In August of 1884, the French navy attacked Tonkin, the Northern part of what we today call Vietnam. The area happened to be under Chinese control, but expansion-minded French colonial authorities sought to ensure freedom of access for French traders.

“The story of French action in Tonquin is a story of gross cruelty and fraud,” an essay in The Nation of October 23, 1884, declared.

Published without a byline, the article—a review of a book about the French in Indochina—was written by Robert Durie Osborn, a recently retired lieutenant colonel in the English army in India (described by an author in 1901 as “a red-hot Radical and a perpetual thorn in the side of the Indian Government”). The French campaign, he wrote in The Nation, was nothing short of horrific: “Towns were bombarded, and all prisoners taken in action were shot or hanged without a touch of pity or compunction.”

Beyond its cruelty, Osborn continued, the war was—for the French—neither winnable nor worth winning: “The revenues of the republic…are not in a condition to bear the burden of a distant and costly war.” Even if France did manage to come out of it with a semblance of victory—peace with honor, perhaps?—

it will be with her resources so exhausted and her military strength so impaired that for many a year after she will be in a measure effaced from the politics of Europe. That the possession of Tonquin will be the source of any profit to France, few can anticipate who know the unfortunate result of French colonial enterprises hitherto.

* * *

Almost exactly eighty years after the French assault on Tonkin, and fifty years ago this weekend, the United States navy reported that its ships had been attacked some miles off the shore of North Vietnam, in the gulf that bears the old French protectorate’s name. Provocatively, the US ships were patrolling in areas where South Vietnam was conducting active operations against the North, prompting the latter, quite understandably, to perceive the Americans as participants in the hostilities. Torpedo boats approached within a few nautical miles of the USS Maddox, which responded with warning shots. The subsequent firefight killed four North Vietnamese sailors, destroyed several of their boats, and lightly wounded an American ship and a plane.

Two days later, American ships again reported that they were under attack and for hours fiercely maneuvered and fired at North Vietnamese boats, two of which they claimed to have sunk. As it turned out, the American ships had only been picking up radar signals from their own equipment, chasing phantoms as Don Quixote had combated windmills. Regardless, President Lyndon Johnson seized on the incident as a pretext for bombing North Vietnam and drastically escalating American involvement in the war. The Gulf of Tonkin Resolution authorizing such action passed on August 7, 1964, with only two senators objecting: Wayne Morse of Oregon, a frequent Nation contributor, and Ernest Greuning of Alaska, managing editor of this publication in the early 1920s.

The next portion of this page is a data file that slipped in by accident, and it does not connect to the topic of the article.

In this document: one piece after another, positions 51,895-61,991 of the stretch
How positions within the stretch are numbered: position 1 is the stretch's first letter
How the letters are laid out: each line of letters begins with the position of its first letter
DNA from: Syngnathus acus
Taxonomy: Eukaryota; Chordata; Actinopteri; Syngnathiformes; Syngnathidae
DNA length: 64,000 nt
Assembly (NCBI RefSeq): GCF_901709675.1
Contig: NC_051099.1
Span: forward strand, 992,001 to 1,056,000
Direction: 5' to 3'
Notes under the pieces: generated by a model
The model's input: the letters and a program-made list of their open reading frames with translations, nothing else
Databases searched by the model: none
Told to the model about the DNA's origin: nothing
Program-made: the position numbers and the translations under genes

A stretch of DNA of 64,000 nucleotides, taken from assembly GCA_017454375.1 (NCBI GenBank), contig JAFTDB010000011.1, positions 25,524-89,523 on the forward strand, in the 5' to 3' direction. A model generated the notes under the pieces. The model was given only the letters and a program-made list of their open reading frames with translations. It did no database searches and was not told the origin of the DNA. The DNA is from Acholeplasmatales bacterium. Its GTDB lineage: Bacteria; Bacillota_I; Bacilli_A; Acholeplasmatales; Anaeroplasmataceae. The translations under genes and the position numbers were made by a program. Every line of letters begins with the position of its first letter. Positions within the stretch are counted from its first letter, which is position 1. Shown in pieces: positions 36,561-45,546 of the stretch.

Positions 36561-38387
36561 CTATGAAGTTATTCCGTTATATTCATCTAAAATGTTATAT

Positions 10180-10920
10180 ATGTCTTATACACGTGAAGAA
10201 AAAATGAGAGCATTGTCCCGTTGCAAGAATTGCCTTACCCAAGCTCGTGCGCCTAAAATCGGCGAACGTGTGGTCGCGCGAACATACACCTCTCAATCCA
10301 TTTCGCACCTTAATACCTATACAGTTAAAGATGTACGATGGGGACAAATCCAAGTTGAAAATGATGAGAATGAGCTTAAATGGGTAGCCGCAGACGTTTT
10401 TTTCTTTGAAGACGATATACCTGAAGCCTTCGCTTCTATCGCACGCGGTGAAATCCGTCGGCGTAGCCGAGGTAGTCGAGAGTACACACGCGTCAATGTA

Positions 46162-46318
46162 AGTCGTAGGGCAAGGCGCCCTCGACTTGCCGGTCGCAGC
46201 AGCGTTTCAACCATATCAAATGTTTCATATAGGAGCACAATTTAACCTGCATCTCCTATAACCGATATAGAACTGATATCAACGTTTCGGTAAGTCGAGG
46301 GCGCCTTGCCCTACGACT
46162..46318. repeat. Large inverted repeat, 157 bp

“The excessive retaliatory action the President saw fit to order brings us closer to the brink of World War III,” The Nation’s editors glumly observed in the next issue. “He laid all the blame on the North Vietnamese and took no account of the fact that there had been prior South Vietnamese and American provocation to match any that we suffered.”

The issue also contained an essay by John Gange, a professor at the University of Oregon and a former State Department official, titled “Misadventure in Vietnam: The Mix of Fact and Myth.” A brief history of American involvement in Indochina since the French defeat at Dienbienphu in 1954, Gange’s report also bears within it warnings of what would indeed doom the US campaign from the start: the impossibility, the immorality, the stupidity of the mission, the utter waste of resources and lives.

Gange then assailed the myth known as the “domino theory,” the linchpin of American foreign policy during most of the Cold War:

Stay tuned for future Back Issues posts about The Nation’s coverage of the Vietnam War.

Curious about how we covered something? E-mail me at rkreitner@thenation.com. Subscribers to The Nation can access our fully searchable digital archive, which contains thousands of historic articles, essays and reviews, letters to the editor and editorials dating back to July 6, 1865.